Take the 2-minute tour ×
Stack Overflow is a question and answer site for professional and enthusiast programmers. It's 100% free, no registration required.

Additional requirements:

  • Input of the function are two numbers, not necessarily integers

  • Speed is the major concern; it should be as fast as possible

  • Doesn't have to be secure, as long as its output looks sufficiently random.

Examples:

getValue(0,0) -> 0.326458921
getValue(100,30) -> 0.598713621
getValue(5.12687, 600.471536) -> 0.21458796

Edit To clarify: the output values should be deterministic, but random-looking.

share|improve this question
4  
To clarify; are you looking for a hash function? –  Oliver Charlesworth Jul 21 '12 at 16:33
    
I think so. But I want it to output a value uniformly distributed between 0 and 1. –  user1542912 Jul 21 '12 at 16:36
1  
What have you tried and where are you stuck? We wont just do the coding for you! –  Sirko Jul 21 '12 at 16:37
1  
@user1542912, sounds like you're wanting not only deterministic algorithm, but a unique result for each input set. –  Jonathan M Jul 21 '12 at 17:02
1  
Yes - I don't think the word "random" has a place here :-) –  Pointy Jul 21 '12 at 17:03

3 Answers 3

Don't know if this fits your needs, this is just an idea I had spontaneously (using a JavaScript implementation of Java's String.hashCode(), taken from this website: http://werxltd.com/wp/2010/05/13/javascript-implementation-of-javas-string-hashcode-method/)

<script>
    String.prototype.hashCode = function(){
        var hash = 0;
        if (this.length == 0) return hash;
        for (i = 0; i < this.length; i++) {
            char = this.charCodeAt(i);
            hash = ((hash<<5)-hash)+char;
            hash = hash & hash; // Convert to 32bit integer
        }
        return hash;
    }

    function hash(x, y) {
        var hash = Math.abs((x + "" + y).hashCode())
        return hash / Math.pow(10, (hash + "").length);
    }

    alert(hash(5.12687, 600.471536));
</script>
share|improve this answer
    
Doesn't look very random to me hash(0,0) //0.1536 hash(0,1) //0.1537 hash(0,2) //0.1538 hash(0,3) //0.1539 –  Esailija Jul 21 '12 at 16:56
    
Not supposed to be random. The OP revised requirements, saying it should be deterministic. –  Jonathan M Jul 21 '12 at 17:00
    
I meant pseudo-random. That is technically also deterministic, right? –  user1542912 Jul 21 '12 at 17:06
    
@user1542912 yes, you mean that (0,0) should always give the same result, but (0,1) would give very different result compared to 0,0 or 0,2. I.E "Random looking", right? –  Esailija Jul 21 '12 at 17:08
    
Exactly. And as you pointed out, this code doesn't seem to achieve that. –  user1542912 Jul 21 '12 at 17:09

You can write a hash function :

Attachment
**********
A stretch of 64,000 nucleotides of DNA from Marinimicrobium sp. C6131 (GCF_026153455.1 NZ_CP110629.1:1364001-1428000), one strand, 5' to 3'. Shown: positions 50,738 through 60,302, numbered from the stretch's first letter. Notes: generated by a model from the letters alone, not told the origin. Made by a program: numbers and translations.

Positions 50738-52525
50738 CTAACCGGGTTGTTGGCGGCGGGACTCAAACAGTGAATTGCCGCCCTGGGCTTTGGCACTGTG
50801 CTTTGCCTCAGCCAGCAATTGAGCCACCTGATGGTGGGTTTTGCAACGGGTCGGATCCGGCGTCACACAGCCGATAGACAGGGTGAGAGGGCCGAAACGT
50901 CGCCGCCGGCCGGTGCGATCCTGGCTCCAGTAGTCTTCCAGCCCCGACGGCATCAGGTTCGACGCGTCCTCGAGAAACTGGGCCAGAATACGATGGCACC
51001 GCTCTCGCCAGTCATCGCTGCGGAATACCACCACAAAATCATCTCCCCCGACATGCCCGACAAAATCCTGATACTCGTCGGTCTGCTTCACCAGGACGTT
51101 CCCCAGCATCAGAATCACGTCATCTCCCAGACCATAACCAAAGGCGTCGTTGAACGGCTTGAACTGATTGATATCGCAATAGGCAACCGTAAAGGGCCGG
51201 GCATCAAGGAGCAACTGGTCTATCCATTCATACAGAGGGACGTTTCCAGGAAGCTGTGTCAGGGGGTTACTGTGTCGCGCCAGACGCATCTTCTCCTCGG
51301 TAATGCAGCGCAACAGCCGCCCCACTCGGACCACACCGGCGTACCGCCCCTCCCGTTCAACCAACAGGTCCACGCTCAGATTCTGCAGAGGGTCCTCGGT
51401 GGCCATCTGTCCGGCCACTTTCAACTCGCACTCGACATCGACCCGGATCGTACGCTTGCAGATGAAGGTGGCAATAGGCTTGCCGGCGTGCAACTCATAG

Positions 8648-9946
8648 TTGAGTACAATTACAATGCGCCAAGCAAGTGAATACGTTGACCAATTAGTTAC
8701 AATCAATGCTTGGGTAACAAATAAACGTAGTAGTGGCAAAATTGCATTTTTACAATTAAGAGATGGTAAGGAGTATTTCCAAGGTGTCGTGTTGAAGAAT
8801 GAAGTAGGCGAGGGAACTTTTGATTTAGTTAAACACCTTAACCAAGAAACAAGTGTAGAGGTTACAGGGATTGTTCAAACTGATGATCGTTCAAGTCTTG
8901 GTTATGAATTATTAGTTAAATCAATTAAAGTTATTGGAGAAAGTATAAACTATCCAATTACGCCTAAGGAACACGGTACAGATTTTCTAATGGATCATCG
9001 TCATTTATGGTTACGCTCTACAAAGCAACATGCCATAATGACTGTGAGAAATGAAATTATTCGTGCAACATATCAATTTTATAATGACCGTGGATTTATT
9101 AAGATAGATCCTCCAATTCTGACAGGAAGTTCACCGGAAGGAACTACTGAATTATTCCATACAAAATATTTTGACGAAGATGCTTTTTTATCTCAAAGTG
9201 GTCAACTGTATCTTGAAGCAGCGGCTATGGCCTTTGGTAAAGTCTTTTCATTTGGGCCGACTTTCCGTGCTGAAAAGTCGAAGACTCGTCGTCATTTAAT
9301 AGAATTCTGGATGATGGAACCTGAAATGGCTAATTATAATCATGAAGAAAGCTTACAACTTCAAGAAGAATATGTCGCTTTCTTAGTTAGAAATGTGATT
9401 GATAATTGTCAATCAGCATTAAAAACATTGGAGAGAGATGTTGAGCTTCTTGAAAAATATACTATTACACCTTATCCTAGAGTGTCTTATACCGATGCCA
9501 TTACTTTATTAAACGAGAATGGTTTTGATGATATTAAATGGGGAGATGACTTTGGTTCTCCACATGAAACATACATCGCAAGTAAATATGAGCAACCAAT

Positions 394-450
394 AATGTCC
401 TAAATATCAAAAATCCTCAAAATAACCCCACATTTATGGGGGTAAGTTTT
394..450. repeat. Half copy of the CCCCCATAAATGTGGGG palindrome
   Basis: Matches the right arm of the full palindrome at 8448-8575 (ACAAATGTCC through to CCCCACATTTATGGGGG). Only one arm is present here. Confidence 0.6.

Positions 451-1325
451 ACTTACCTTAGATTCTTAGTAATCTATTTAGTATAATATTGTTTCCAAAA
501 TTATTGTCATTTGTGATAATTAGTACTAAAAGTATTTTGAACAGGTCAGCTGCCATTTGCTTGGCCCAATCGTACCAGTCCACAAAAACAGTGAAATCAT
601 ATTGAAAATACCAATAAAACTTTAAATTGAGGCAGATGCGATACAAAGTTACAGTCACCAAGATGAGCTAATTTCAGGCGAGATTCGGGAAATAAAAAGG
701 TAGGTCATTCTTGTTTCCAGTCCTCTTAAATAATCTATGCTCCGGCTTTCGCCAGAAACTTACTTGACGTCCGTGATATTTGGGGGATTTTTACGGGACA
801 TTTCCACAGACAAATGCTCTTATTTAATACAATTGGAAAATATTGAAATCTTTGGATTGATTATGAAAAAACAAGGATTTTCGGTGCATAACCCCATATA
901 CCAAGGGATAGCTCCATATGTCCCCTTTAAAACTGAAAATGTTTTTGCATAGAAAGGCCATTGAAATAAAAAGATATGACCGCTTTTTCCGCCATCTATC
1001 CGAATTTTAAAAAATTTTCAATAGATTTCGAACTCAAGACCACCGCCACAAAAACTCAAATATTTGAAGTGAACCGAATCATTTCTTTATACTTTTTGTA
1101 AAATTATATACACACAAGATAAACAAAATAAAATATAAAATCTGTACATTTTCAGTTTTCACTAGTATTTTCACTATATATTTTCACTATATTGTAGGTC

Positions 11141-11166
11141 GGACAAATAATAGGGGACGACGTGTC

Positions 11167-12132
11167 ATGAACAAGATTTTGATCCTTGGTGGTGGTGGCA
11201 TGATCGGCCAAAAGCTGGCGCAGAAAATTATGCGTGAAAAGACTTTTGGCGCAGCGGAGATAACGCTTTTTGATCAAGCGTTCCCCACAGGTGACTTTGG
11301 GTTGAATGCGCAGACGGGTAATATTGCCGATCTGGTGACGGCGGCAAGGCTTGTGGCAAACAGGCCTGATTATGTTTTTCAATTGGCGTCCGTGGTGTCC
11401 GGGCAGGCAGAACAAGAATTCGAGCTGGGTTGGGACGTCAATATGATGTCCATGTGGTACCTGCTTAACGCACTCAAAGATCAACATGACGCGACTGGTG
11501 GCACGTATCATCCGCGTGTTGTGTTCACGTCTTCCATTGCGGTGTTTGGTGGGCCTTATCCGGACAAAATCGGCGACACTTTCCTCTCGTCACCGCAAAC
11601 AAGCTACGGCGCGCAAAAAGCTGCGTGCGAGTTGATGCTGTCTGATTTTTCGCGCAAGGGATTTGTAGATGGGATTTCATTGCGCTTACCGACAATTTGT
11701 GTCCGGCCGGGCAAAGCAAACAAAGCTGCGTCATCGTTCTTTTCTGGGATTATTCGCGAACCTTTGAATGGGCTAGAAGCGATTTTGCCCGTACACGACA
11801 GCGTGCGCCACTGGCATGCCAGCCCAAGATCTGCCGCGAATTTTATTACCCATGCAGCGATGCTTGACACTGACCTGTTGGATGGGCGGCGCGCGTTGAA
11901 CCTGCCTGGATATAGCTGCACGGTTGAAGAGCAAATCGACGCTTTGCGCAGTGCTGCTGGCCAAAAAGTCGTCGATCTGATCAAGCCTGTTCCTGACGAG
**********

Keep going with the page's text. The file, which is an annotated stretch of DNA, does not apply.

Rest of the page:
function hash(x, y) {
    // You cast the int parts and decimal parts of your entries as 16-bits signed integers.
    var xi = x & 0xFFFF;
    var xf = (((x-xi) * (1 << 16)) & 0xFFFF);
    var yi = y & 0xFFFF;
    var yf = (((y-yi) * (1 << 16)) & 0xFFFF);

    // You hash theses numbers
    var r1 = ((39769 * xi) & 0xFFFF);
    r1 = ((r1 + xf) * 23747) & 0xFFFF;
    r1 = ((r1 + yi) * 19073) & 0xFFFF;
    r1 = ((r1 + yf) * 25609) & 0xFFFF;

    var r2 = ((25609 * xf) & 0xFFFF);
    r2 = ((r2 + yf) * 39769) & 0xFFFF;
    r2 = ((r2 + xi) * 23747) & 0xFFFF;
    r2 = ((r2 + yi) * 19073) & 0xFFFF;

    // And returns a floating number between 0 and 1.
    return ((r1&0xFF)/(1<<24)) + ((r2&0xFFFF)/(1<<16));
}

This function wrap each 65536, as I only keep the first 16 bits of the int part, but the idea is here, you can modify the hash function. A much better way would be :

var arrayBuffer = new ArrayBuffer(8);
var dataView = new DataView(arrayBuffer);

function hash(x, y) {
    dataView.setFloat32(0, x);
    dataView.setFloat32(4, y);

    var xi = dataView.getUint16(0);
    var xf = dataView.getUint16(2);
    var yi = dataView.getUint16(4);
    var yf = dataView.getUint16(6);

    // You hash theses numbers
    var r1 = ((39769 * xi) & 0xFFFF);
    r1 = ((r1 + xf) * 23747) & 0xFFFF;
    r1 = ((r1 + yi) * 19073) & 0xFFFF;
    r1 = ((r1 + yf) * 25609) & 0xFFFF;

    var r2 = ((25609 * xf) & 0xFFFF);
    r2 = ((r2 + yf) * 39769) & 0xFFFF;
    r2 = ((r2 + xi) * 23747) & 0xFFFF;
    r2 = ((r2 + yi) * 19073) & 0xFFFF;

    // And returns a floating number between 0 and 1.
    dataView.setUint16(0, r1);
    dataView.setUint16(2, r2);
    return Math.abs(dataView.getFloat32(0) % 1);
}

This last method use WebGL TypedArray, which lets you have access to bits of your entries, and have a way better hash. But, from my experience, this is really slower (800 millions calls/sec for the first method on my computer, only 2 millions for the second one - for information, the classic random function is 200 millions calls/sec), and WebGL may not be available on all browsers.

share|improve this answer
    
Thanks for your answer! Can you point me to a good resource explaining this kind of algorithms? Where do the numbers 39769, 23747,... come from? –  user1542912 Jul 27 '12 at 8:50
    
At least when the output is quantized to 0-255 integer range (for outputting a color), it seems to have rather short and obvious pattern: jsfiddle.net/aTuGs/2 :( –  Tapio Oct 8 '12 at 7:01
unsigned int hash(int key) {
    key +=~(key << 15);
    key ^=(key >> 10);
    key +=(key << 3);
    key ^=(key >> 6);
    key +=~(key << 11);
    key ^=(key >> 16);
    return key;
}

unsigned int localseed = hash(x^hash(y^baseSeed));

This uses a baseSeed value, but that's optional. Basically creates a hash from x/y coordinates.

share|improve this answer

Your Answer

 
discard

By posting your answer, you agree to the privacy policy and terms of service.

Not the answer you're looking for? Browse other questions tagged or ask your own question.